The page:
Clusters caused by the Delta variant are springing up across the continent. The FT reported, “French authorities are currently trying to contain an outbreak in the Landes region, near the Spanish border, where 125 cases of the Delta variant have been confirmed by genetic sequencing and another 130 are suspected, representing about 30 percent of recent infections in the area. Clusters of the Delta variant have also been identified in recent weeks in the southern suburbs of Paris and an art school in Strasbourg.”

The Delta infections reported by governments in mainland Europe are no doubt a significant underestimation. Hardly any genomic sequencing of COVID cases has been carried out. The UK is a world leader in genome sequencing and has completed over half a million genomes. In contrast, as the FT notes, “Germany, France and Spain have sequenced about 130,000, 47,000 and 34,000 respectively.”

Modelled estimates of Delta’s share of all sequenced cases found that up to June 16, 98 percent of UK Covid cases were Delta, where 30 percent of all Covid cases are sequenced. In Russia, the figures were 99 percent of Covid cases being Delta, based on 1 percent sequencing. In Portugal, 96 percent were Delta based on 5 percent sequencing. In Italy, 26 percent of cases were Delta based on 2 percent of cases sequenced and in Belgium 16 percent Delta based on 6 percent sequenced. Germany’s rate was 15 percent Delta based on 8 percent sequenced (compared to the Robert Koch Institute’s “higher end” estimate of Delta cases reaching 6 percent). In France, where the Health Ministry calculates that the rate of Delta cases is between 2 and 4 percent, the Gisaid data found that almost 7 percent of cases are Delta based on just 1 percent of cases being sequenced.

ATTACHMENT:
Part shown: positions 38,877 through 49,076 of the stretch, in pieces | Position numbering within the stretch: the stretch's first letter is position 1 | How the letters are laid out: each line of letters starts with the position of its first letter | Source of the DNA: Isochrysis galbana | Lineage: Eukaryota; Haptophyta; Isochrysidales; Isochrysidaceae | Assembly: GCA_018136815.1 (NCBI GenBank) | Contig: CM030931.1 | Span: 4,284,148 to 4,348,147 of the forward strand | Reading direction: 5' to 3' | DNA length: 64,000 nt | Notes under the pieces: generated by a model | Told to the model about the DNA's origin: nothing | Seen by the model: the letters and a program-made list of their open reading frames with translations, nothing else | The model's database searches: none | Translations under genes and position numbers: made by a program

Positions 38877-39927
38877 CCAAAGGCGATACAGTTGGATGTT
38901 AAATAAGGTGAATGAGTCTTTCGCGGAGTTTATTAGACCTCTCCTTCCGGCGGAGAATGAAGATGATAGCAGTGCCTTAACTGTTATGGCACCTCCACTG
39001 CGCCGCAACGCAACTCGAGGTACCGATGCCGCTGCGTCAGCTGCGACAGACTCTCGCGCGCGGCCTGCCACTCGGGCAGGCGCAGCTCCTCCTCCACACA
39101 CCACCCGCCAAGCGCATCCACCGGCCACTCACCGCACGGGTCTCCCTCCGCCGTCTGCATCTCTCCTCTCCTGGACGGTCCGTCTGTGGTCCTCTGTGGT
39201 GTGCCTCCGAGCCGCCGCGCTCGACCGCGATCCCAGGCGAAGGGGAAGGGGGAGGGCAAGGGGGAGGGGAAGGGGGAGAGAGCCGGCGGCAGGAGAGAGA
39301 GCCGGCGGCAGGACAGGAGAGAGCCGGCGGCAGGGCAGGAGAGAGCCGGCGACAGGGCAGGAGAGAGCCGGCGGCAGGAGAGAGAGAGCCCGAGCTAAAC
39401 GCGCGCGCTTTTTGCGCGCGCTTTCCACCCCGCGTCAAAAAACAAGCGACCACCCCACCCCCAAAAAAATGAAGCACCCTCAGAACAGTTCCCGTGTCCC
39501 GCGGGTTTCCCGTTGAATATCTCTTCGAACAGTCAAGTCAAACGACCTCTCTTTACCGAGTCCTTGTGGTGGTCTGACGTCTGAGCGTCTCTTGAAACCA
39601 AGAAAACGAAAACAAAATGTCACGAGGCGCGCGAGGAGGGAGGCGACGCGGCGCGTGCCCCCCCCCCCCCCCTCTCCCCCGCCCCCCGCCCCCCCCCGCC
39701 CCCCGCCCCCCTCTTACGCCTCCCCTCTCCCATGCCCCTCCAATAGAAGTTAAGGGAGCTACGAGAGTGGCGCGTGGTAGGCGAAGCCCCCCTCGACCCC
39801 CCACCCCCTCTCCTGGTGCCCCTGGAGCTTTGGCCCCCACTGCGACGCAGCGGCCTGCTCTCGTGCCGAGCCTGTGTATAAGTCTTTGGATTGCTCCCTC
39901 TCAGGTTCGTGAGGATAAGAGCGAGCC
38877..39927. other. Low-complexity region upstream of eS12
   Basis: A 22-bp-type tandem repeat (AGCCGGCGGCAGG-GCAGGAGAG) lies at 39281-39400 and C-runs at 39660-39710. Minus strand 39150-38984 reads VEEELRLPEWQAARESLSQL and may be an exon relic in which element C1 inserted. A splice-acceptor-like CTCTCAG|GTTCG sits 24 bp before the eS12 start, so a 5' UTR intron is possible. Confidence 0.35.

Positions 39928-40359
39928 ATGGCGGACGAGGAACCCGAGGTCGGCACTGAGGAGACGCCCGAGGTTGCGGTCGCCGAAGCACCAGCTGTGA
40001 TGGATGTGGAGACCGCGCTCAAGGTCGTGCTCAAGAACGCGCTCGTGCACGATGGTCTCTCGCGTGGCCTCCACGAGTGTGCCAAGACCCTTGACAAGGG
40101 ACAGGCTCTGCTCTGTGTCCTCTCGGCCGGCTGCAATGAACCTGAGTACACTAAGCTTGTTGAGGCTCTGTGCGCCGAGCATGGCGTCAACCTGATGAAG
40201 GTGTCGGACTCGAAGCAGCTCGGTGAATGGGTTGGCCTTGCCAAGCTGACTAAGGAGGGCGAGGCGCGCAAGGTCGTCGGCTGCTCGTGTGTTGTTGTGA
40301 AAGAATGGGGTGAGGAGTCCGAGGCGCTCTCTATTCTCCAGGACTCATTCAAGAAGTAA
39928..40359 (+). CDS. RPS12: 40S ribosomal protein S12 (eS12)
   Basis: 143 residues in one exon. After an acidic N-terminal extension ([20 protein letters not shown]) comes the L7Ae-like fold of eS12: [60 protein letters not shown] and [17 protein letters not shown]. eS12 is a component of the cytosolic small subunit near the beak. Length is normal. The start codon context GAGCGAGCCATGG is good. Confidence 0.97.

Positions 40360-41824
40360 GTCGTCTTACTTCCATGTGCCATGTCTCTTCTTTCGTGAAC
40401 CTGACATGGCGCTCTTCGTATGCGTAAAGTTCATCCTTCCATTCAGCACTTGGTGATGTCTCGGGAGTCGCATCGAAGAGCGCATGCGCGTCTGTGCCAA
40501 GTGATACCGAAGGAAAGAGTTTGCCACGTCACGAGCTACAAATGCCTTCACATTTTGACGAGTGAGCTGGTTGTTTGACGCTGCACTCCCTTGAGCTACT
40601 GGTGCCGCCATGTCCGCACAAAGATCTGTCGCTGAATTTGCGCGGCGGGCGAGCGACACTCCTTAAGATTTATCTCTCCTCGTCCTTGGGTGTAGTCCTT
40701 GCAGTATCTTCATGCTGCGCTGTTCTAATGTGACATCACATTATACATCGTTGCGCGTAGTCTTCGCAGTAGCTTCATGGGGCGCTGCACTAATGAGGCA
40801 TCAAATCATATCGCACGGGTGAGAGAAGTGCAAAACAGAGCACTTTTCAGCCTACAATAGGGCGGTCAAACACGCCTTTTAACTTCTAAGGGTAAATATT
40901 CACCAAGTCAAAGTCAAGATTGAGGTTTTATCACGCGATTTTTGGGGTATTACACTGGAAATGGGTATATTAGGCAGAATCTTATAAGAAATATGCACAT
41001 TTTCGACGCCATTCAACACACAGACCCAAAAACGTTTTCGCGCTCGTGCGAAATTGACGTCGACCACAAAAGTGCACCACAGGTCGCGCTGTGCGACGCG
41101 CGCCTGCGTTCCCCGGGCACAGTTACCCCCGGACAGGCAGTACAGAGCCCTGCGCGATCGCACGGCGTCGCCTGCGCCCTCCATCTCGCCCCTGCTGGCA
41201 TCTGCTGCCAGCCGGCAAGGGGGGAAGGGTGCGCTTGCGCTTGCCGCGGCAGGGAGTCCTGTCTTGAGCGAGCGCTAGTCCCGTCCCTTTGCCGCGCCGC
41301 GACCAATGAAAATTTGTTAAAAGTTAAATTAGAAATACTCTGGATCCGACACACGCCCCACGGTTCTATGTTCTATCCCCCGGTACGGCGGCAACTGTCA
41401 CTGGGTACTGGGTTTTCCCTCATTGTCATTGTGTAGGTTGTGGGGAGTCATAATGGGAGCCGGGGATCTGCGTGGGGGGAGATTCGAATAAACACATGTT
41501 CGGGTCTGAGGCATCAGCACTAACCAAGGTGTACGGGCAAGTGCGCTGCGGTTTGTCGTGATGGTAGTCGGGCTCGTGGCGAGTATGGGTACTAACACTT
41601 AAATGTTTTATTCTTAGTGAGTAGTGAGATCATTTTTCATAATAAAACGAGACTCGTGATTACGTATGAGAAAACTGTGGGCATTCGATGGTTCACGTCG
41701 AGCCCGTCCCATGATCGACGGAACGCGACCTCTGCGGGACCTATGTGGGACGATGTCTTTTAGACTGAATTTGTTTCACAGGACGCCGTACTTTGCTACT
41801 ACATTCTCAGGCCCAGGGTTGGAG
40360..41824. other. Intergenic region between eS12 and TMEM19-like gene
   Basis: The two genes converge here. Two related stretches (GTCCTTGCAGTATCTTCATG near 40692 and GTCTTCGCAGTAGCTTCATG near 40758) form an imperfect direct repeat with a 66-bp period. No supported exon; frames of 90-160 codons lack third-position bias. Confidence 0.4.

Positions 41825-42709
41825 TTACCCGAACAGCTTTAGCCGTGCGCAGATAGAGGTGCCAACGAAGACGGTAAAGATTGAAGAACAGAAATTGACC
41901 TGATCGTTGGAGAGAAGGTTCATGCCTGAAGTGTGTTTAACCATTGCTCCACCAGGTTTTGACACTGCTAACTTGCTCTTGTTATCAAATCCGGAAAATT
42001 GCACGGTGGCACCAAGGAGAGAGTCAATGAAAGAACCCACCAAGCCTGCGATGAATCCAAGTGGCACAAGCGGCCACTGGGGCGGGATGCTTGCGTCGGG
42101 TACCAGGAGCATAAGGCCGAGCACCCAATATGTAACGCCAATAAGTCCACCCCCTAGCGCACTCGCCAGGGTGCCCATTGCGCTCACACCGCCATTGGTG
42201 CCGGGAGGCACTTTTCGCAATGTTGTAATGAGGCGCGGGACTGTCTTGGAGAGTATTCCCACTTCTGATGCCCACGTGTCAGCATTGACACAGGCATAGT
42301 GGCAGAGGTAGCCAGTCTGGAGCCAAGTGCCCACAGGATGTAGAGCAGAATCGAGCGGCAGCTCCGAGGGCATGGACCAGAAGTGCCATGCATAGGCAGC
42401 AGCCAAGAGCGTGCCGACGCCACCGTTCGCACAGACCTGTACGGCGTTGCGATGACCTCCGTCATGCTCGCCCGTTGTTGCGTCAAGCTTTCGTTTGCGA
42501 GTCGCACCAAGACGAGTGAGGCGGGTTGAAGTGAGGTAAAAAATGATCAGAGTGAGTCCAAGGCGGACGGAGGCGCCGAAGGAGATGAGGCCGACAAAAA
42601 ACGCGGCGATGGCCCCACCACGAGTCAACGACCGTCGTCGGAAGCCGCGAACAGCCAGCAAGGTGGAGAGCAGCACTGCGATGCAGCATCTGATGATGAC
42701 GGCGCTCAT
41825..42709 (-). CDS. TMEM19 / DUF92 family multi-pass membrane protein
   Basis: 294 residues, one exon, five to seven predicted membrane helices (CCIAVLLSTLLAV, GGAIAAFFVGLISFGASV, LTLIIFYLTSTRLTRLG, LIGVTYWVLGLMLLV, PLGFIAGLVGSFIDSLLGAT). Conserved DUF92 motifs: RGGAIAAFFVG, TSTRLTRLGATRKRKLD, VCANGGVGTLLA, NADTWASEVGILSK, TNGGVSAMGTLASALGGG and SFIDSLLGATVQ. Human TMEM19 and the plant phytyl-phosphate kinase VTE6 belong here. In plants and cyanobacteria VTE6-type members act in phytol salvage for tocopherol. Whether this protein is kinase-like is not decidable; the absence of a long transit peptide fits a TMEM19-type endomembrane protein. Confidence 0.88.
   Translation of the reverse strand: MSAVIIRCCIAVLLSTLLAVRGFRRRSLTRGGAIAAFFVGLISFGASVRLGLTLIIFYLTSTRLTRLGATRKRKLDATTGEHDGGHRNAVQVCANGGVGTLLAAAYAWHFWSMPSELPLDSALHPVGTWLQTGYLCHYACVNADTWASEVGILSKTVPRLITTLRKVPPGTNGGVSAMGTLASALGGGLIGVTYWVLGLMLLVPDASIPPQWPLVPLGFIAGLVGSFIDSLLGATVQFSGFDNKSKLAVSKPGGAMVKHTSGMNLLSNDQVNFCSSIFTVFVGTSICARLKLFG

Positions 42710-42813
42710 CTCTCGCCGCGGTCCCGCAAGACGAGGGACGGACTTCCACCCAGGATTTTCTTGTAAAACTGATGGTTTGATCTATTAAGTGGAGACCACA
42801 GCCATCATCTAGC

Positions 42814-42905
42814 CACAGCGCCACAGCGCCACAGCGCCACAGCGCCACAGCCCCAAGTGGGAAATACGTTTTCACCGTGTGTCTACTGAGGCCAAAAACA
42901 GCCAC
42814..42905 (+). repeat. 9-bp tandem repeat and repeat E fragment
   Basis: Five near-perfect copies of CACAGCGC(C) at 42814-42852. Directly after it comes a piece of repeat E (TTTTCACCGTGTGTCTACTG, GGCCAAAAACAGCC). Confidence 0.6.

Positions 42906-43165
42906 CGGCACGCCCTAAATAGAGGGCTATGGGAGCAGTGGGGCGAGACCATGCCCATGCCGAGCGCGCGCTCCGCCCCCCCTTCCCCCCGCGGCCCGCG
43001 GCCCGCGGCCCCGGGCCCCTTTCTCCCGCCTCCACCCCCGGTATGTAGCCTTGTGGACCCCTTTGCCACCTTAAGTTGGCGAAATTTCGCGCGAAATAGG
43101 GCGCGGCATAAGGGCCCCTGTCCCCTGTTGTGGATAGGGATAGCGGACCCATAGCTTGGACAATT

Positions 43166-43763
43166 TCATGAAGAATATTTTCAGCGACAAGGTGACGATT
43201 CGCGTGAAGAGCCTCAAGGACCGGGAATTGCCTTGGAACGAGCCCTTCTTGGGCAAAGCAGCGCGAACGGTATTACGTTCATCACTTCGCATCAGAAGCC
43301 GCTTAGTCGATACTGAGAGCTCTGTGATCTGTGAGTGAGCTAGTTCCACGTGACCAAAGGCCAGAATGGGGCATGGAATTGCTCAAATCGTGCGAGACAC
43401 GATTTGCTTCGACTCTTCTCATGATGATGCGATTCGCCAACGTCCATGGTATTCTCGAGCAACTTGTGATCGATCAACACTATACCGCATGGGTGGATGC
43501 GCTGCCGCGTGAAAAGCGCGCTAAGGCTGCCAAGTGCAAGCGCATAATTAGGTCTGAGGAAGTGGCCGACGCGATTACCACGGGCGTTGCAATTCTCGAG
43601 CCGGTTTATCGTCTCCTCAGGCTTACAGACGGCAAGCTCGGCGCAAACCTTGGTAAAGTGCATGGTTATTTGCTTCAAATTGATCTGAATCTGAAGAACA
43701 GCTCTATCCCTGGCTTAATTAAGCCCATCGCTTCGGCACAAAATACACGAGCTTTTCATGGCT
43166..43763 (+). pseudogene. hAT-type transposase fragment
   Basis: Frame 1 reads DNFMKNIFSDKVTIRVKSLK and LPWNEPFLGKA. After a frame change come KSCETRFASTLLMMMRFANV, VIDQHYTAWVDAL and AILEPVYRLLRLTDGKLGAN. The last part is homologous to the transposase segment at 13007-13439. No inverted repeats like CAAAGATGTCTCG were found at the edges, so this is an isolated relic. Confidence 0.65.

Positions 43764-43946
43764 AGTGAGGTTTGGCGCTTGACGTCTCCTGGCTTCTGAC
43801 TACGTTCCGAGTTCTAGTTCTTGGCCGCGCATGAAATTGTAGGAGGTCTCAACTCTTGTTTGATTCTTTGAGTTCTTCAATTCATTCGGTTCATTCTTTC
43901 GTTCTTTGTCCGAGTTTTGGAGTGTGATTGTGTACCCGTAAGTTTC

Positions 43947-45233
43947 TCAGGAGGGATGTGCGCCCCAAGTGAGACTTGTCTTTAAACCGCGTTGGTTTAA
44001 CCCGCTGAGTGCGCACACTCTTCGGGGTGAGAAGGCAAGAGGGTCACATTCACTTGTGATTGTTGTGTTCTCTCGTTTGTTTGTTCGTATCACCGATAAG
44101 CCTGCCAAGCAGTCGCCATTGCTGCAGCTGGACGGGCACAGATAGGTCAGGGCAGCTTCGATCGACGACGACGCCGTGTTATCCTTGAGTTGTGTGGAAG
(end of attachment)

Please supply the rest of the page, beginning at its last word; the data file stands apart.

The lack of such genome sequencing again points to the deadly impact of the principle adopted by all the major powers at the outset of the pandemic that profits and the economy must come before the health and lives of the population. Commenting on the lack of sequencing by some of the richest countries on the planet, the FT cited Antoine Flahault, director of the Institute of Global Health at the University of Geneva who said, “It’s costly, it’s time consuming and it was neglected.”